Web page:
Close menu


Sunderland Repository records the research produced by the University of Sunderland including practice-based research and theses.

Selectivity, efficiency and speed in UPLC of active pharmaceutical ingredients.

Perera, R. Wimal H. and Lough, John (2013) Selectivity, efficiency and speed in UPLC of active pharmaceutical ingredients. Journal of Liquid Chromatography & Related Technologies, 36 (3). pp. 349-362. ISSN 1082-6076

Item Type: Article


The advent of UPLC™ (known more widely as U-HPLC) brought with it the prospect of achieving high efficiencies through the use of sub-2 µm particles but it has been used more to achieve fast separations using short columns. It was therefore sought to assess whether the efficiency obtainable on such short columns was sufficient for a range of pharmaceutical applications involving active pharmaceutical ingredients (APIs) Mobile phase optimisation was required but this could be done very quickly without resorting to computer-aided strategies. It proved possible to separate paroxetine from its related substances in under 1.2 minutes, to reduce by 1/10th the time needed for a routine QC assay, to rapidly develop conditions employing on-column sample focusing that allowed the separation and detection of low levels of ‘worst-case scenario’ drugs that might be involved in cleaning validation and, using a longer column, achieve a rapid separation of benzodiazepines suitable for an identity test. While mobile phase optimization could be carried out quickly to produce very fast separations, it was clear from the benzodiazepine example in particular that there is still scope in UPLC for employing longer columns and/or stationary phase selectivity other than that offered by C18-silicas.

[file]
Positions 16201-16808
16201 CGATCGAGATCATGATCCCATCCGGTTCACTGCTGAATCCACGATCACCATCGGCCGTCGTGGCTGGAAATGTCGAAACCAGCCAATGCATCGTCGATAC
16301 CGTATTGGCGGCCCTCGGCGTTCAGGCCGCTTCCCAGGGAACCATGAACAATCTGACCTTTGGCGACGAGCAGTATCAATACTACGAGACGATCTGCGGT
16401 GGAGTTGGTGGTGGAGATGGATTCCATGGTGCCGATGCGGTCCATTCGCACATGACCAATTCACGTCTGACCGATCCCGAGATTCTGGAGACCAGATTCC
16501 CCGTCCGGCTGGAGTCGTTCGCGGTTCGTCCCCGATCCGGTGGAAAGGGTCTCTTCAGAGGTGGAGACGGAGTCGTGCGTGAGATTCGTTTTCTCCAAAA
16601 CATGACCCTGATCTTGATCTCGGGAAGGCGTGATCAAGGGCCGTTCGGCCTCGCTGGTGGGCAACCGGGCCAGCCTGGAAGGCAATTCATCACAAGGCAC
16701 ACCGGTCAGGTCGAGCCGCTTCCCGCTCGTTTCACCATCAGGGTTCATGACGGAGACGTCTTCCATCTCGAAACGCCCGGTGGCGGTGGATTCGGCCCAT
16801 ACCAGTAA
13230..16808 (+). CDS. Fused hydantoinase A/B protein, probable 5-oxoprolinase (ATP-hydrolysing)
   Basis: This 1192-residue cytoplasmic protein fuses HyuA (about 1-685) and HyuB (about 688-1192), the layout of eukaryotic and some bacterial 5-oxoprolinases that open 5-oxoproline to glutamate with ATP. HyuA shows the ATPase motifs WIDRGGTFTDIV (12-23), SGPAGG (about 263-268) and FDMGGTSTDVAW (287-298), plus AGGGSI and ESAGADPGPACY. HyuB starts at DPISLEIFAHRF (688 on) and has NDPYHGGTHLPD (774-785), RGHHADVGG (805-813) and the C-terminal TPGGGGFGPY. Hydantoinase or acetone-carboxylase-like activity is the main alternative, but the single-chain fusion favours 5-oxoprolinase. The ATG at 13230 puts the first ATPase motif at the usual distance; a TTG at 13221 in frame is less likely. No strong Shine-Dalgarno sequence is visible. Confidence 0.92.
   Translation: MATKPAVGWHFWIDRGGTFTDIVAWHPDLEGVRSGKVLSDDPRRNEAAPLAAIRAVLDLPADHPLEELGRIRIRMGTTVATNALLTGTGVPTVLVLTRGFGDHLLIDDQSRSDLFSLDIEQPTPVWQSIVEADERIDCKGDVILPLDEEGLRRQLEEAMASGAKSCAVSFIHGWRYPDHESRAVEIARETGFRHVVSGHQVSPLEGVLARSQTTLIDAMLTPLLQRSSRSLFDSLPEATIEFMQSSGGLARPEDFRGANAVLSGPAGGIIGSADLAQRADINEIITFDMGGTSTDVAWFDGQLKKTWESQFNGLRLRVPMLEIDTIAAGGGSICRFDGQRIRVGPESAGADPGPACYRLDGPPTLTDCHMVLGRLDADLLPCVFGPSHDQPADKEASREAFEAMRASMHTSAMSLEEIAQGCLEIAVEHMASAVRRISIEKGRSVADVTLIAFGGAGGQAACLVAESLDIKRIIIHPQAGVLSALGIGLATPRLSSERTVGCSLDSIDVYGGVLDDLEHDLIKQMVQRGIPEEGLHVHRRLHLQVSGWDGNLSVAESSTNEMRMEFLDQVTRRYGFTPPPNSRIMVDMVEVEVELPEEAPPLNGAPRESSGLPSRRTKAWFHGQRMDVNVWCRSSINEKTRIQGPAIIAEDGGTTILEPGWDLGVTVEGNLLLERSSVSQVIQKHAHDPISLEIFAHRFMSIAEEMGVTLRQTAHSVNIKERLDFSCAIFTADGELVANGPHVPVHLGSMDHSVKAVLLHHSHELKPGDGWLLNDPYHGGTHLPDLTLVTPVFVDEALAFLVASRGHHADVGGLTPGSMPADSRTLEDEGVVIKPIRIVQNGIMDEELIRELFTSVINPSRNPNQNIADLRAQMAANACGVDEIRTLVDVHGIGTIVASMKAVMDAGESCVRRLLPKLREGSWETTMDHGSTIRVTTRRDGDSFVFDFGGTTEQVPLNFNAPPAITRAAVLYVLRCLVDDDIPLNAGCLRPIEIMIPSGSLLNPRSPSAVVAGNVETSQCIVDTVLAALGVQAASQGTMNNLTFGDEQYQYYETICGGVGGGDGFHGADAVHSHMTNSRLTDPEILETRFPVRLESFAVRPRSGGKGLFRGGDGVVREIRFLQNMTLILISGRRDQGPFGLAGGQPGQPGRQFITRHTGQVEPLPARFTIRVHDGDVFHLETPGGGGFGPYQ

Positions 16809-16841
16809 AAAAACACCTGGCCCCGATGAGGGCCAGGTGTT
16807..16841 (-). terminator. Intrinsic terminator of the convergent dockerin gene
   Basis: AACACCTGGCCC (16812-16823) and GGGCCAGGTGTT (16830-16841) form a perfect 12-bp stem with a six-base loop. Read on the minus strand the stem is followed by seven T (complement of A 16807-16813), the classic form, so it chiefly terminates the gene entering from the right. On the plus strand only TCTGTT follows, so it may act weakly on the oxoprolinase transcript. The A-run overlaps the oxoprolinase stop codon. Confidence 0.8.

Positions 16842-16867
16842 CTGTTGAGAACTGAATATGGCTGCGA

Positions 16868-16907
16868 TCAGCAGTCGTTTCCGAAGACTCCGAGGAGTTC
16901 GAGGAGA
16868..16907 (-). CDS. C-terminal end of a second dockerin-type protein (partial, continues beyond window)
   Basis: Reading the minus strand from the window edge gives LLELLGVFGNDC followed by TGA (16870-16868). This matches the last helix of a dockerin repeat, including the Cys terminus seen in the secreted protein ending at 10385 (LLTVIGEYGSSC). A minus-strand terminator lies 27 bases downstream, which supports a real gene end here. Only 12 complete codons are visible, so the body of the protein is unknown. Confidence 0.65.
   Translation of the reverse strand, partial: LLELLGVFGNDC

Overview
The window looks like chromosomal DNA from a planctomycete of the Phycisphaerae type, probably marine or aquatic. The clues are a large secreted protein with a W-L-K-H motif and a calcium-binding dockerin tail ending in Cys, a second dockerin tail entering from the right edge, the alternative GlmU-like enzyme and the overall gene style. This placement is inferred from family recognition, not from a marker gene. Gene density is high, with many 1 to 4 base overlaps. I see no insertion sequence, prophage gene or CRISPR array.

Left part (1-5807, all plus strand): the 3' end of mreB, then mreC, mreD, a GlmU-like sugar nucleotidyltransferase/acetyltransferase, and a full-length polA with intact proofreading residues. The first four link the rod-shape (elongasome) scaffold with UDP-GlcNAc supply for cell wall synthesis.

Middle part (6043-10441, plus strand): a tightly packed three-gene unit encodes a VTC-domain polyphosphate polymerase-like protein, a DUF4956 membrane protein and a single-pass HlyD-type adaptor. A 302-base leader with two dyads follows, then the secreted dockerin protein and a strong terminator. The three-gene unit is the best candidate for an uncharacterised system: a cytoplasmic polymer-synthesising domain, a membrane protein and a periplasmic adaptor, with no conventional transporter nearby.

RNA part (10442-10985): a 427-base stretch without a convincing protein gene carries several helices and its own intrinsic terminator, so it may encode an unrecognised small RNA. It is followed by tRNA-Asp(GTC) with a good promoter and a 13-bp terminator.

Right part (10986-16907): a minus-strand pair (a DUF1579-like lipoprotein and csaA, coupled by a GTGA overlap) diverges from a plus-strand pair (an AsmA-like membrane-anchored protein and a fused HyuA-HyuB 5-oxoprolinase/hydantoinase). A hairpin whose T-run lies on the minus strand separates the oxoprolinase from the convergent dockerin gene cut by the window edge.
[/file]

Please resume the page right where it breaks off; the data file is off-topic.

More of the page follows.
Full text not available from this repository.

More Information

Depositing User: Leah Maughan


Item ID: 11541
Identification Number:
ISSN: 1082-6076
Official URL:

Users with ORCIDS

Catalogue record

Date Deposited: 17 Feb 2020 09:24
Last Modified: 17 Feb 2020 09:25


Author: R. Wimal H. Perera
Author: John Lough

University Divisions

Faculty of Health Sciences and Wellbeing > School of Pharmacy and Pharmaceutical Sciences

Actions (login required)

View Item View Item